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Haacht (Municipality, Province of Flemish Brabant, Belgium)

Last modified: 2019-07-30 by ivan sache
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[Flag of Haacht]

Municipal flag of Haacht - Image by Ivan Sache, 27 October 2001

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Presentation of Haacht

The municipality of Haacht (13,729 inhabitants on 1 January 2007; 3,057 ha) is located in the middle of the triangle Brussels-Leuven-Mechelen. The municipality of Haacht is made since 1976 of the former municipalities of Haacht, Tildonk and Wespelaar, together with the villages of Wakkerzeel and Kelfs, separated from Werchter (the rest of Werchter having been incorporated into Rotselaar) and Herent, respectively.

Haacht is world-famous for its brewery, part until 1898 of the Haacht Dairy Farm (Melkerij van Haecht), transformed then into the Haacht Brewery and Dairy Farm (Brouwerij en Melkerij van Haecht). The SA Brasserie Haacht, a family brewery part of the group Co.Br.Ha, is indeed located on the municipal territory of Boortmeerbeek. The most famous beer of the Haacht brewery is the Primus pils, formerly known as Super 8 and renamed in 1975 after Duke of Brabant Jean I (in Latin, Primus; 1252-1294), known as a great soldier, poet and beer drinker. The Haacht brewery also produces the Adler (a Dortmund type pils since 1955) and the Eupener (whose bottle label and glas are decorated with the coat of arms of Eupen). Founded in 1894 in Lille (France), the Coq Hardi brewery, producing the pils of the same name, merged with the Haacht brewery in 1972. Until the end of 2005, the Leeuw Pilsener was brewed by the De Leeuw brewery in Valkenburg (The Netherlands); the production has been transferred to Haacht. The brewery also produces white and flavoured beers such as the Witbier / Blanche Haacht, the Valkenburgs Wit (available only in the Netherlands), the Mystic flavoured with cherries or lime; special beers such as the Keizer Karel / Charles Quint and the Gildenbier (recalling the harquebushers' guild of Diest); and the abbey beers of Tongerlo.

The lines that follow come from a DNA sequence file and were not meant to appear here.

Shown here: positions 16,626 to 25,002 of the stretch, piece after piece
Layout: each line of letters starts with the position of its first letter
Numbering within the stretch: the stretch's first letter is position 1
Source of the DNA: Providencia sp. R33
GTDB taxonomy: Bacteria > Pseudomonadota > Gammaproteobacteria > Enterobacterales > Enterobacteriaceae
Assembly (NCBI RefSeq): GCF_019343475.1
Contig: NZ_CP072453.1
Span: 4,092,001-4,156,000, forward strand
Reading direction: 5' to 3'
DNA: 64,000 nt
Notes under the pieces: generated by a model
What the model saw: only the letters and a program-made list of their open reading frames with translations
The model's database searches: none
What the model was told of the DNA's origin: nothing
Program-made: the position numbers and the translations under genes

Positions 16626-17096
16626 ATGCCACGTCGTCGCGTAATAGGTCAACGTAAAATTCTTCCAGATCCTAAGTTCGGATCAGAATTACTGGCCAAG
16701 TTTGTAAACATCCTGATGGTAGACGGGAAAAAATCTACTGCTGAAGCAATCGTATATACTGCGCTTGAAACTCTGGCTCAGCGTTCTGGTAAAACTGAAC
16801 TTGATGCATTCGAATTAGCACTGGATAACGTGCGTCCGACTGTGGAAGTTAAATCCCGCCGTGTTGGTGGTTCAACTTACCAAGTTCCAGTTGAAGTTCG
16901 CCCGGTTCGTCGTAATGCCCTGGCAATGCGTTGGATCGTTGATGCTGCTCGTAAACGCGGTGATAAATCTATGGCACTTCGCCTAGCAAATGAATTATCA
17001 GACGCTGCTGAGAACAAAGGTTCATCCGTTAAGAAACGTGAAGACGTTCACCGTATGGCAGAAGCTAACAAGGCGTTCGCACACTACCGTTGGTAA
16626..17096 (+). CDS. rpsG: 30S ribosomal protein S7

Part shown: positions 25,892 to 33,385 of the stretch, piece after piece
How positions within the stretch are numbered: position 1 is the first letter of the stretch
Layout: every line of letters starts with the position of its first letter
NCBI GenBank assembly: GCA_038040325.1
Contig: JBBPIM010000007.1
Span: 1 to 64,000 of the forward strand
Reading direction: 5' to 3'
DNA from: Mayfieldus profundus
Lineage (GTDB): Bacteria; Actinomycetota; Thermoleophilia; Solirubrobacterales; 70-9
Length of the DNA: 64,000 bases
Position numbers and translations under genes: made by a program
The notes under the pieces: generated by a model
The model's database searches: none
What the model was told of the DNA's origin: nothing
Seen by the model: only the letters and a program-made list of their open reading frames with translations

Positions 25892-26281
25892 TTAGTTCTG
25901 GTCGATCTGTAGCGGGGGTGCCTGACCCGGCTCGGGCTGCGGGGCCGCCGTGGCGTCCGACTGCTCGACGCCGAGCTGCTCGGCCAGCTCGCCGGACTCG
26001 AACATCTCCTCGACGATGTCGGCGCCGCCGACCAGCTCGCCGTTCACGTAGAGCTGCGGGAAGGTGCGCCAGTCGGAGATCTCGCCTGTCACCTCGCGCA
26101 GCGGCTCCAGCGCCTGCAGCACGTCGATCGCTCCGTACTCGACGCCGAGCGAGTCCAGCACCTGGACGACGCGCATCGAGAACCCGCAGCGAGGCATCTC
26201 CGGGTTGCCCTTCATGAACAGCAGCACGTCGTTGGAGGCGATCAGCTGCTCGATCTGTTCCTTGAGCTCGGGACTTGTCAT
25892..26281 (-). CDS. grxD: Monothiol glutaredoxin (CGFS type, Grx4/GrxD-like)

Tildonk is mostly known for the lock of the Leuven-Mechelen canal. The building of this canal was decided by Empress Maria-Theresia on 29 January 1750; the cornerstone was put by Prince Charles of Lorraine on 9 February 1750 and the 30-km long canal was filled with water on 21 December 1752. The canal had originally three locks, in Kampenhout, Mechelen and Zennegat, where it joins the river Dijle. After several damages caused by the break of dykes and locks, it was decided in 1760 to suppress the Mechelen lock and to build three new locks in Tildonk, Boortmeerbeek and Battel, which were inaugurated in 1763. To face the railway competition, the size of the canal was increased in 1836-1837 to fit ships with a draft of 3.60 m. At the end of the XIXth century, it was attempted to transform it into a true sea canal. The canal remained the property of the town of Leuven until 1972, when it was taken over by the Belgian state.
The five locks of the canal are of the "belly-lock" type, named after the curved shape of their lateral walls. The canal is a unique pre-industrial heritage since the walls from the XVIIIth century have hardly been modified. The Tildonk lock is indeed a double lock. The lock is watched by a post built in the second half of the XVIIIth century in Classic style.


Ivan Sache, 9 July 2007

Municipal flag of Haacht

The municipal flag of Haacht is white with five red stripes forming six horizontal white stripes twice higher than the red ones.
According to Gemeentewapens in België - Vlaanderen en Brussel, the flag was adopted by the Municipal Council on 20 May 1985, confirmed by the Executive of Flanders on 1 July 1985 and published in the Belgian official gazette on 8 July 1986.
The colours of the flag are taken from the municipal arms.

The arms of Haacht, as seen on the municipal website, are "Argent three fleurs de lis couped gules". According to Servais, the first arms of Haacht were granted by Royal Decree on 25 February 1845 as "Sable three fleurs de lis argent", therefore with wrong colours and (complete) fleurs de lis. These are the arms of the lords of Rotselaar, who were also lords of Haacht since the XIIIth century. A seal of Gerard de Rotselaer, dated 1272, shows these arms, which were used on municipal seals in Rotselaar from the XIVth century onwards. These arms were granted to the municipality of Rotselaar by Royal Decree on 25 January 1973, which kept it and used a banner of these arms as the municipal flag since 1982.
The Gelre Armorial shows "Argent three fleurs de lis couped gules" for Jean II, lord of Rotselaer (Die He. v. Rotseler, #821, folio 73r) and "Argent three fleurs de lis couped gules a label azure" for Gerard de Rotselaer, lord of Vosselaer (Die He. v. Vorslaer, #825, folio 73r). The Lalaing Armorial shows "Argent three fleurs de lis couped gules" for Rotselaer (Rotselaer, #25, folio 72v). These arms are a countercoloured version of the arms of the lords of Wesemael, also historically present in Duffel and Grobbendonk. Wezemaal is today part of the municipality of Rostselaer, which means that the lords of Rotzelaer and Wesemael were neighbours, if not relatives. The use of the odd fleurs de lis couped in the two coats of arms cannot be merely a coincidence.

Pascal Vagnat & Ivan Sache, 9 July 2007